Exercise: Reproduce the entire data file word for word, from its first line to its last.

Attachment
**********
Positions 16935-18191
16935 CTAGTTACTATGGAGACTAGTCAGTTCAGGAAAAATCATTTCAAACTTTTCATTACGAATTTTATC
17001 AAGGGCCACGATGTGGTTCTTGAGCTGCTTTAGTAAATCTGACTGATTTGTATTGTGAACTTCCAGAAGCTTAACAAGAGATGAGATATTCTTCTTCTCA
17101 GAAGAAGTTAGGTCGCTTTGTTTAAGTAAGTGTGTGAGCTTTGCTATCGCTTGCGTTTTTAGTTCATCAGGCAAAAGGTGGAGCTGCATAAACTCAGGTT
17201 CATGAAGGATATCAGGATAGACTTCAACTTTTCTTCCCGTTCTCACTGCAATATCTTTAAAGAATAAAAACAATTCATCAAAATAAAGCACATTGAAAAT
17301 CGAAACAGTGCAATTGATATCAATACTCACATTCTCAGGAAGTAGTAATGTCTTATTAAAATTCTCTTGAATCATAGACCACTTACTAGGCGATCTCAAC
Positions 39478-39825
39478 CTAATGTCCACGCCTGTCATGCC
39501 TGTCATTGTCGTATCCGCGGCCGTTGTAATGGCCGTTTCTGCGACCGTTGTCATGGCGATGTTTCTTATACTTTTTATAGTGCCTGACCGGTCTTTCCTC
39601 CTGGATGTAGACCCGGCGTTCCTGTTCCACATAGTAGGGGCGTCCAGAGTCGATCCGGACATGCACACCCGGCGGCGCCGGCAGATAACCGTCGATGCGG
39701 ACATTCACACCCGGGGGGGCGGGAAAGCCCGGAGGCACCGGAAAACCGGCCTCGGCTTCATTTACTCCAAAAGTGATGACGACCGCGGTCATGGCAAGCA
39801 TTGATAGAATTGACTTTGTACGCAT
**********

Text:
Positions 16935-18191
16935 CTAGTTACTATGGAGACTAGTCAGTTCAGGAAAAATCATTTCAAACTTTTCATTACGAATTTTATC
17001 AAGGGCCACGATGTGGTTCTTGAGCTGCTTTAGTAAATCTGACTGATTTGTATTGTGAACTTCCAGAAGCTTAACAAGAGATGAGATATTCTTCTTCTCA
17101 GAAGAAGTTAGGTCGCTTTGTTTAAGTAAGTGTGTGAGCTTTGCTATCGCTTGCGTTTTTAGTTCATCAGGCAAAAGGTGGAGCTGCATAAACTCAGGTT
17201 CATGAAGGATATCAGGATAGACTTCAACTTTTCTTCCCGTTCTCACTGCAATATCTTTAAAGAATAAAAACAATTCATCAAAATAAAGCACATTGAAAAT
17301 CGAAACAGTGCAATTGATATCAATACTCACATTCTCAGGAAGTAGTAATGTCTTATTAAAATTCTCTTGAATCATAGACCACTTACTAGGCGATCTCAAC
Positions 39478-39825
39478 CTAATGTCCACGCCTGTCATGCC
39501 TGTCATTGTCGTATCCGCGGCCGTTGTAATGGCCGTTTCTGCGACCGTTGTCATGGCGATGTTTCTTATACTTTTTATAGTGCCTGACCGGTCTTTCCTC
39601 CTGGATGTAGACCCGGCGTTCCTGTTCCACATAGTAGGGGCGTCCAGAGTCGATCCGGACATGCACACCCGGCGGCGCCGGCAGATAACCGTCGATGCGG
39701 ACATTCACACCCGGGGGGGCGGGAAAGCCCGGAGGCACCGGAAAACCGGCCTCGGCTTCATTTACTCCAAAAGTGATGACGACCGCGGTCATGGCAAGCA
39801 TTGATAGAATTGACTTTGTACGCAT